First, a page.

This post was going to be put up on 28 December, the Feast of the Holy Innocents, but the internet connection was so bad I got on to other things.
Some readers might be surprised at seeing “The Martyrdom of the Holy Innocents” as a mystery of the rosary, and doubly surprised to see it categorized under the mysteries of the Infancy of Jesus. O.K. An explanation is in order!
First of all, this is not an “official mystery” — that’s true, I admit that, accept that — but I thought I would include it in this series for pedagogical reasons. That’s all. Have patience with this hermit!
Secondly, we have to know that there have been other non-universally accepted mysteries of the rosary prayed since time immemorial. For instance, there are some orders of religious and umpteen zillion individuals who pray a “sixth decade” after the official mysteries (and followed, always, by the Litany of Loretto, always). Their rosaries sometimes reflect this, with not five, but six decades of beads. That mystery is “the Immaculate Conception of the ever Virgin Mother of God.” I love that. It’s not bad, not evil, not an attempt to scandalize, not an attack on devotion, piety, Tradition or even the tradition of the Church, nor is it an attempt to confuse the faithful and have them throw up their hands in frustration that the whole Church is sliding down into the place of wailing and grinding of teeth! Really! I emphasize this since some get nervous about anything and everything. But we just need to see that prayer, even if not absolutely “official”, is not evil. Saint Teresa of Avila and Saint John of the Cross would be the first to teach this, and in fact, did. God leads souls on many and diverse ways, as many as there are souls.
The “Infancy mysteries” were not promulgated in any official manner, as were the mysteries of light (which are quite specifically mysteries of the rosary designed for priests, but we’ll get to that later in the series). It was, however, again, Blessed John Paul II who ”used” these mysteries on various occasions, using the first three joyful mysteries, followed by 4. The Martyrdom of the Holy Innocents and 5. The Exile of the Holy Family into Egypt. I did not know this. It was a close friend in Rome, a Cardinal of Holy Mother Church, who explained all this to me years ago.
These two mysteries are not exactly joyful, but point to the permissive will of God. Our heavenly Father can and does draw great good out of real evil. He’s God. He knows how to do these things!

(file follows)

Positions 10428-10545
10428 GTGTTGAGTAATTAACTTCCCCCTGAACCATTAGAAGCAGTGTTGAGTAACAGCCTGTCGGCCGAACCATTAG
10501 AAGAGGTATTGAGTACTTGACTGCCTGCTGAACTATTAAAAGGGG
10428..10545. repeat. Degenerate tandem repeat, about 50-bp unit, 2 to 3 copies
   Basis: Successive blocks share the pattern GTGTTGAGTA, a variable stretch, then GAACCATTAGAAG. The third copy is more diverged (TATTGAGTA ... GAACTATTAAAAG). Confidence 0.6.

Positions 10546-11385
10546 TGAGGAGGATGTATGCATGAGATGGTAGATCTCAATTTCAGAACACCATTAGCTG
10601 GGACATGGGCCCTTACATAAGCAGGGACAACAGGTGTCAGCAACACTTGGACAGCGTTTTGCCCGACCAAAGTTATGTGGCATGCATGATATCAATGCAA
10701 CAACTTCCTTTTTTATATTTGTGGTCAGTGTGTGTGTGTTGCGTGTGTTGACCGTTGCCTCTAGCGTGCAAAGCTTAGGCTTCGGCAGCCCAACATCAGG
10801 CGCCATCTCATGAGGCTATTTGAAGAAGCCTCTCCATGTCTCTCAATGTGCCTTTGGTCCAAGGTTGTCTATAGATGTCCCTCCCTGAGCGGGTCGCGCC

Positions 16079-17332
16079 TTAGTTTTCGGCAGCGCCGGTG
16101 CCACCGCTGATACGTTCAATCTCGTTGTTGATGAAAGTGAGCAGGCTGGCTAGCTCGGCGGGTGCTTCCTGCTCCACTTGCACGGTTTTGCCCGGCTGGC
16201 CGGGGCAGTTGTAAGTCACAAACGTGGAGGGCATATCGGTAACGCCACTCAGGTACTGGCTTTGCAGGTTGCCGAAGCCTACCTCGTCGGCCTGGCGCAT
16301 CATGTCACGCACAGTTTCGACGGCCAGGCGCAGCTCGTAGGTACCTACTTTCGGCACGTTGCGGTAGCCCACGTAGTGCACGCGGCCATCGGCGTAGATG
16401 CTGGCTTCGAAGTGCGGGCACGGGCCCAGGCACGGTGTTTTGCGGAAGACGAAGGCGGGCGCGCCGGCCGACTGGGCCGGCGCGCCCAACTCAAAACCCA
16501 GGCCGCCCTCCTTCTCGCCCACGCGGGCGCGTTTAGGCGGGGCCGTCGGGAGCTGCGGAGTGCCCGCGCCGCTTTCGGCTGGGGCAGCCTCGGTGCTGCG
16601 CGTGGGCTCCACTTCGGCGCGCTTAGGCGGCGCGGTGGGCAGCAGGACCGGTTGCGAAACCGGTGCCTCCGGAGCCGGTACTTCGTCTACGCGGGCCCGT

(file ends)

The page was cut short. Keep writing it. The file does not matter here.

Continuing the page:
Think about it, are not these two mysteries, or, as a group, the Infancy mysteries, appropriate today, when there is such an attack on life, on the most helpless among us, by the most ferocious cowards, cowards like Herod and Archilaus? I think so. But I’m not making a bid of any kind. Just pointing out some things in the life of a newly beatified Roman Pontiff.
And… and… and… it’s not as if these mysteries did not take place in the life of our dear Lord! And… and… and… these are recounted by the Holy Spirit in the Sacred Scriptures, which He inspired. It is most appropriate, for instance, during prayer before the Most Blessed Sacrament, to humbly thank our Lord for the what He and His Holy Family suffered on our behalf during His younger years. If one were to recite, say, oh, ten Hail Marys during this reflection, I don’t think our Lord would be displeased! I write all this with a smile on my face and joy in my heart. Our Lord is so very good and so very kind. Of course He is most pleased with such humble thanksgiving.
Perhaps the 4th Infancy mystery, that of the Martyrdom of the Holy Innocents, will be especially appreciated by ministries which care for women who are so very lost after having had an abortion, helping them not to commit suicide, helping them to turn to Jesus. One such ministry I’ve heard a lot about is Rachel’s Vineyard. Rachel is mentioned in the Infancy Narratives of the Gospel, weeping for her children, who have been slaughtered, because they are no more.